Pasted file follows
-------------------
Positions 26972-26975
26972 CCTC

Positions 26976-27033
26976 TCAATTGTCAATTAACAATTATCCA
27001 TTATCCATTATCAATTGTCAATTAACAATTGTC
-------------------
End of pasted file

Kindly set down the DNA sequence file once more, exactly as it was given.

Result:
Positions 26972-26975
26972 CCTC

Positions 26976-27033
26976 TCAATTGTCAATTAACAATTATCCA
27001 TTATCCATTATCAATTGTCAATTAACAATTGTC